Archive for November 21, 2014


By 1stLt Eric Perquin, Aerospace Education Officer

OCS 2014 AEX recognition Award

Upon resuming the task of the Squadron Aerospace Education Officer (AEO) one of the first tasks was to meet with the Cadet Staff and get their input on what they would like to achieve for the year. One of the goals they set forth was to achieve the Civil Air Patrols Aerospace Excellence Award. Another request was to start the Model Rocketry Program.  Their wish was my challenge.

The next step was to let the Cadets know what was expected of them and how much effort would be required to complete our objectives, and they did not disappoint. We chose some of the AEX activities to tie in with Model Rocketry in an effort to achieve both goals. Enthusiasm filled the classroom during every meeting.

LtCol Robert McCartney accepts the AEX award from 1stLt Eric Perquin on behalf of the Squadron

Cadet Aerospace Officer C/LtCol Christopher Pineda was instrumental in the program’s success along with assistance from C/Majors Henry and Norrie. Their ability to maintain discipline in the classroom and their knowledge of the subjects at hand were invaluable.

Congratulations to the Cadets of Omaha Composite Squadron, the Cadet Staff and the Senior Members who made this award possible. Excellence indeed.


By 1stLt Eric Perquin, CAP.
Omaha Composite Squadron Aerospace Education Officer


Cadets receive a briefing prior to the exercise

In Aerospace Education it is not ‘Rocket Science’ figuring out that Cadets prefer a hands on approach over a classroom presentation. As the old adage goes, “the best way to learn something is to get your hands dirty” or in this case “wet”. With that in mind the Omaha Composite Squadrons AE program set about to try a new approach to demonstrating aerodynamics: Kayaking.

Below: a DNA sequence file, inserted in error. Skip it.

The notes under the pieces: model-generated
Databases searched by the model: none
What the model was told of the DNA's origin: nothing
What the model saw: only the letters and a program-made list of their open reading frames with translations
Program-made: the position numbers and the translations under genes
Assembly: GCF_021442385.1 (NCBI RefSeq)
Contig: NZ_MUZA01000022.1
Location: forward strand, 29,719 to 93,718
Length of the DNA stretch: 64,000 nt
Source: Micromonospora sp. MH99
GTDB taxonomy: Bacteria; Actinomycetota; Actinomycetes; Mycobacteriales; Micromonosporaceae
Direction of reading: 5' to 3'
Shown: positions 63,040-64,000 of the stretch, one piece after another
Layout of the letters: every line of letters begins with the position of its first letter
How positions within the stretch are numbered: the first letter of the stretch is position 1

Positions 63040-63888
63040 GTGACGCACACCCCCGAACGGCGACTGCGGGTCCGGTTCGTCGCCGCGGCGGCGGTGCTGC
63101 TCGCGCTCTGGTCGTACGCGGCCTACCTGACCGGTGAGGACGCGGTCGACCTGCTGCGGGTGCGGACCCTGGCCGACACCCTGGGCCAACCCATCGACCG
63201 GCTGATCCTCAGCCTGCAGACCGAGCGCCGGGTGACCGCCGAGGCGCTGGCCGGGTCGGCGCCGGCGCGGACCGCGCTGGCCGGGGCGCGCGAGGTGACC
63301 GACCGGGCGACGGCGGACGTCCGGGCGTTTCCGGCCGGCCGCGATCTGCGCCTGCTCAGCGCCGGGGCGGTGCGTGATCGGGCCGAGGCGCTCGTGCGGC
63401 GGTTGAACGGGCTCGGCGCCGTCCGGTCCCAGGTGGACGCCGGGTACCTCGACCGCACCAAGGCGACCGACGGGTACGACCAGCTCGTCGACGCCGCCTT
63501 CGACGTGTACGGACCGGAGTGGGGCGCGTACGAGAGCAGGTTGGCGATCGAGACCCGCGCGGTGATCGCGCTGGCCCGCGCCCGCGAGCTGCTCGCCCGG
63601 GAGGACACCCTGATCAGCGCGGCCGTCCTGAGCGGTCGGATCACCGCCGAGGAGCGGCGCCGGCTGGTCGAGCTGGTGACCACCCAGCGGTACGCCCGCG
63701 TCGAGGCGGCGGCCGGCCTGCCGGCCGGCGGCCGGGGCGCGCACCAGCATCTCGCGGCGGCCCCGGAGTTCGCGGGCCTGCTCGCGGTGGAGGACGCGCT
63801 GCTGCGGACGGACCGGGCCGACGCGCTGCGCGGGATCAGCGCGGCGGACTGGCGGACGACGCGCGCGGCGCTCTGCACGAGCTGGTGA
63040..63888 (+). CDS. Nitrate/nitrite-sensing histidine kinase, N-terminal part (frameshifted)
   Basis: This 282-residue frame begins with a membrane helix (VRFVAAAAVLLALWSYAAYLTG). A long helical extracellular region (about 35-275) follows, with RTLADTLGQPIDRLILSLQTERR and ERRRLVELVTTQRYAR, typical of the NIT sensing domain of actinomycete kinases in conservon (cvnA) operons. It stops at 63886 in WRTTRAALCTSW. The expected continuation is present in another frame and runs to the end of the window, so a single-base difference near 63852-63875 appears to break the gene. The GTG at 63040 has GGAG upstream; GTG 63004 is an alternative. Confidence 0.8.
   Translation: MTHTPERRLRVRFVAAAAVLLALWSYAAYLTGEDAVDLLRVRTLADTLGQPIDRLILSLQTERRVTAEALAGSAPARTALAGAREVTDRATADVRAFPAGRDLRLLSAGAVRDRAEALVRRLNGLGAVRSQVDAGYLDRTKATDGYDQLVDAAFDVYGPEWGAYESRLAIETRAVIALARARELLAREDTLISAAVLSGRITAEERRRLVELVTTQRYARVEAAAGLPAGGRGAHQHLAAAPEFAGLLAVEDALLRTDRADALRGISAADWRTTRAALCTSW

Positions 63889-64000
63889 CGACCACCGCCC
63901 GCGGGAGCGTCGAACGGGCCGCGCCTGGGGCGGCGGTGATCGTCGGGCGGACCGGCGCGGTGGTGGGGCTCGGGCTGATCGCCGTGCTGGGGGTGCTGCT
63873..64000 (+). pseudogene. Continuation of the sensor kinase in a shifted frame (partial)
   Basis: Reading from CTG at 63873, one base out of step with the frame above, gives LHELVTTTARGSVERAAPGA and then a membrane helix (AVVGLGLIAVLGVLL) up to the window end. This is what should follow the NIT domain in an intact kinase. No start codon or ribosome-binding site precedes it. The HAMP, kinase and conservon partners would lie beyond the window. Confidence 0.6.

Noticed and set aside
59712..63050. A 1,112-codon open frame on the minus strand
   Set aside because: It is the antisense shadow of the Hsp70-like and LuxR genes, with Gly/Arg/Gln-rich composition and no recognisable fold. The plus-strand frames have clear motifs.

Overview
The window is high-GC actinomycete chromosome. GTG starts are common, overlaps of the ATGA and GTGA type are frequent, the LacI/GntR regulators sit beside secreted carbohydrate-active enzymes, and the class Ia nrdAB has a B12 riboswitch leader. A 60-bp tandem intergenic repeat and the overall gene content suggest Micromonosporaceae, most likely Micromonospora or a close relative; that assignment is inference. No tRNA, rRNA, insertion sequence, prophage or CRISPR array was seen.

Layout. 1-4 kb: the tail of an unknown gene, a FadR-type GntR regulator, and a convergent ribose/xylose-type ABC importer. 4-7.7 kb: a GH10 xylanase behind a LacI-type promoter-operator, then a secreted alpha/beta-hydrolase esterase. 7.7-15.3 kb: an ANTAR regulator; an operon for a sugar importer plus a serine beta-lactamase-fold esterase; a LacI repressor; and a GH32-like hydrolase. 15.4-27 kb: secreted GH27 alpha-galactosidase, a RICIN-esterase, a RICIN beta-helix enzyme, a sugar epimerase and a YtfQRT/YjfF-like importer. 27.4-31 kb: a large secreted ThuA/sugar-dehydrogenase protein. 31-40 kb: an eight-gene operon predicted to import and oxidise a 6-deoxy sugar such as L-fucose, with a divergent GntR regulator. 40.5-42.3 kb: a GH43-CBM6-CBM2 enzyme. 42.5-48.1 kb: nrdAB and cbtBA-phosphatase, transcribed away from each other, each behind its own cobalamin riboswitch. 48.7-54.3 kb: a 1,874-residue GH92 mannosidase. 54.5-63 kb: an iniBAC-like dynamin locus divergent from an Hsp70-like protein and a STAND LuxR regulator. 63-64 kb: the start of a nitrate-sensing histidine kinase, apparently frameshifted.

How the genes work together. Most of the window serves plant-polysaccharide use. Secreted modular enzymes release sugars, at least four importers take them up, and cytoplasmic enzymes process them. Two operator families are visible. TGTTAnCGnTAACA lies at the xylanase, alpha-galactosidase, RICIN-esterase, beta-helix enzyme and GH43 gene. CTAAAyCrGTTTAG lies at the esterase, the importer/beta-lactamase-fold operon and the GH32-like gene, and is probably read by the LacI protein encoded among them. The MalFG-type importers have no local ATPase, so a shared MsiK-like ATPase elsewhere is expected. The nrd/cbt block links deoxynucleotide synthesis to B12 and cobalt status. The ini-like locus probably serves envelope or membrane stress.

Cadets prepare to launch kayaks

Upon meeting at the Lake Wherspan boat ramp the Cadets were given some basic instructions on the fundamentals of kayaking. On hand were 8 kayaks representing 4 different hull designs. After a safety briefing and a gear check it was time to hit the water.


Now this is a classroom!

After a few minutes of familiarization with the handling of their kayaks we moved on to the experiments. It became immediately apparent that the boats handled differently depending on the design. We discussed the principles of Pitch, Roll and Yaw and applied them to the kayaks stability in the water. Two hull designs were very maneuverable but less stable. Another had the handling characteristics of a B-52 yet was smooth as silk through the water. Our fourth design was a pleasing compromise between the other two. Cadets also noticed that the more maneuverable the kayaks were the slower and harder they were to maintain in a straight line.


Unfortunately time was limited and our event ended way to soon. The Cadets took a lot out of our experiment and had a great time in the process. Armed with its success, we will be planning a weekend event next summer. Special thanks to Maj J Pineda for brining his kayaks and acting as our safety officer. Also to C/Maj C Pineda for his assistance in getting to activity together. Paddle on.